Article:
The play Ai Là Thủ Phạm by author Lưu Quang Vũ depicts Hanoi as a tumultuous mix of joy and fury. Photo by Đức Cầm.

Going through those 100 years of local theater, fans of Hanoi theater will never forget the classic pieces: Tôi Và Chúng Ta, Hồn Trương Ba, Da Hàng Thịt, Hà Nội Đêm Trở Gió, Lũy Hoa, Ăn Mày Dĩ Vãng, Bỉ Vỏ, Nàng Sita, Lời Thề Thứ 9, etc. These plays portray the true personas of Hanoians: fussy and sensitive to current affairs while carrying a biting attitude.

Hoàng says the work at Hanoi’s stage is about pursuing perfection: "To produce a play, it could take dozens of days the fastest; if it's slow, it could take months or even years." He shares that improvisation is usually frowned upon and all actors must learn their scripts by heart, not to mention that they are expected to do research and "live" as their character for a while to deliver the most authentic performance.

Ngô Minh Hoàng in the play Medea. Photo via Nhà hát kịch Việt Nam.

Passionate artists and viewers are at the root of Hanoi theater's success. Their love for art is essential to keep the lights on. The story of Nguyễn Công Đức, a young screenwriter, is a perfect example. He is only 21 years old, but already has some promising screenplays under his belt, which he hopes to realize on stage one day.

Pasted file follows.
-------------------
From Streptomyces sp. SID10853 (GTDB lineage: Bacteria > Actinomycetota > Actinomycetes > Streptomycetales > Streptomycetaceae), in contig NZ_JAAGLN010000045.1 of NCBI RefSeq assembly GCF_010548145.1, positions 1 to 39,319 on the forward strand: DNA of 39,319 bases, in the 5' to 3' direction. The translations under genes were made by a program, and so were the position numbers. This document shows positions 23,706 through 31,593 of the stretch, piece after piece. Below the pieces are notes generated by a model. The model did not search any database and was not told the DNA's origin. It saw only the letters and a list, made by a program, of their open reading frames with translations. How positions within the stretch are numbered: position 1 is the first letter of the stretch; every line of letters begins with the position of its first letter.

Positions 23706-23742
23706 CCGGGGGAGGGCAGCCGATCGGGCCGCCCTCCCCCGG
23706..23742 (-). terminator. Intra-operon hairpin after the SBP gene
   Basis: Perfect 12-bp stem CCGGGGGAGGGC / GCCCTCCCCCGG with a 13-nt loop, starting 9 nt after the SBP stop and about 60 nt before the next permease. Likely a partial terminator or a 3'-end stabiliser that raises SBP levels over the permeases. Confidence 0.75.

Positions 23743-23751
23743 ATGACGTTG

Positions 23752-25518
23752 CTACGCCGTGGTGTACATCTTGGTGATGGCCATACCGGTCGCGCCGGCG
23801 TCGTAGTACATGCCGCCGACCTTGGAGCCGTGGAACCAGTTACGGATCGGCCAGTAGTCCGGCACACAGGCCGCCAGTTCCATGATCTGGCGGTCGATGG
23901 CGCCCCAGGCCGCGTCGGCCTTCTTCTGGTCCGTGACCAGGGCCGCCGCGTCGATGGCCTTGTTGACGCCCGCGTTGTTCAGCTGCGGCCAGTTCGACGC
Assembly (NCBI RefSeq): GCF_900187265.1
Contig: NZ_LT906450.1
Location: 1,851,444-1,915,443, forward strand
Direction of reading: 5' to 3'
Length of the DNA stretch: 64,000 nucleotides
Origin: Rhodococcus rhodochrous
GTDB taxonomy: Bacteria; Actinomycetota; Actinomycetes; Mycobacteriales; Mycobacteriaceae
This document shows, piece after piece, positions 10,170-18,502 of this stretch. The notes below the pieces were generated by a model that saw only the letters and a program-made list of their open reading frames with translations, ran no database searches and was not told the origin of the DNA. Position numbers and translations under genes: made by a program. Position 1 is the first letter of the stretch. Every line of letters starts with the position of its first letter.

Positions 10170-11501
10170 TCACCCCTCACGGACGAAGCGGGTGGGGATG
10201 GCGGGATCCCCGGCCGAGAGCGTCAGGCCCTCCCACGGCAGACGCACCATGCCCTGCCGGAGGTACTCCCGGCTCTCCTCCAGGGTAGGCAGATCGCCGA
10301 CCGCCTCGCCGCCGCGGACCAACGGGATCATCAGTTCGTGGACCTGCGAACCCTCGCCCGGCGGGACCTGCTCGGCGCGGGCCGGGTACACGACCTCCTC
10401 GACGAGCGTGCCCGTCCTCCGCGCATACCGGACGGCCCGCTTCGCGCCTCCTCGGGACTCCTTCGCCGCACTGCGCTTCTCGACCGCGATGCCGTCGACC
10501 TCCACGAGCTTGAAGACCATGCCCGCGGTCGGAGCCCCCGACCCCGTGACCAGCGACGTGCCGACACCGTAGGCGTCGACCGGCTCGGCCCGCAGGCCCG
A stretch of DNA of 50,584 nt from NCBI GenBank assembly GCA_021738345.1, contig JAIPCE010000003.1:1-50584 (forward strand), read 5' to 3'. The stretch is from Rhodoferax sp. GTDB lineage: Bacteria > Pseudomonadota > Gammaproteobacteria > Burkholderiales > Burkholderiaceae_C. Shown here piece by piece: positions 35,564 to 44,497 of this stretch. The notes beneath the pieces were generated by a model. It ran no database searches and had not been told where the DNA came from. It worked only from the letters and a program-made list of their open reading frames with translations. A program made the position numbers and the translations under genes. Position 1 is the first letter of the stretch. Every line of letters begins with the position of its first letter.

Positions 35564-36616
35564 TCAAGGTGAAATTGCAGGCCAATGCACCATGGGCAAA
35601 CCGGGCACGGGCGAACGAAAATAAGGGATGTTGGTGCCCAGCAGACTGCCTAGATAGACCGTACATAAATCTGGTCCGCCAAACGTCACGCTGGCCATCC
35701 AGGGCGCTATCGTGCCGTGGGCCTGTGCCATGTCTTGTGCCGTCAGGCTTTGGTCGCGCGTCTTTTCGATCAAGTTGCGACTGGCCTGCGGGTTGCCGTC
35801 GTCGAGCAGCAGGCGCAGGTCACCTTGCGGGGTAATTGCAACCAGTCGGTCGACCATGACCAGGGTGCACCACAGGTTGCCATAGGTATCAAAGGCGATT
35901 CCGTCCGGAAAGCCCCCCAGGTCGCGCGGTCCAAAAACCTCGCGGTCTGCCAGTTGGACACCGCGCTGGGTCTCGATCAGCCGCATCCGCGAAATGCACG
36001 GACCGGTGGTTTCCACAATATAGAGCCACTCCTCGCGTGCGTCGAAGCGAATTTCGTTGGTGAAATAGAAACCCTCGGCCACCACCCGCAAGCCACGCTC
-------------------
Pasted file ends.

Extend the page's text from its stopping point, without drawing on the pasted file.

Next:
"Whenever I write a drama, I can bring up things that most people avoid, things that I find unpleasant and chaotic in today's society. Plays, unlike books and short stories, are full of paradoxes. Watching plays is an integrated art form that involves: scenic decorations, musicals, and literary dialogues," Đức says of his enthusiasm.

Đức’s manuscripts, including two dramatic plays Đứa Con Nhặt Được and Cùng Máu Tanh Lòng. Photo courtesy of Đức Cầm.

Nevertheless, how to keep this Hanoi stage delicacy going at the present time is still a tough question to answer. The actors and writers I speak to have not lost their fire, but it has little influence on the audience's bustling lifestyle in 2021.

A struggling craft

People used to go to the theater to show off their status; now, it is a vintage pastime of a bygone era. The saddest thing is, as a result of COVID-19, performance activities have become increasingly stagnant due to social distancing. Several theaters have shuttered, upcoming performances have been postponed,  theaters have beeb financially crippled and many artists have gone unpaid.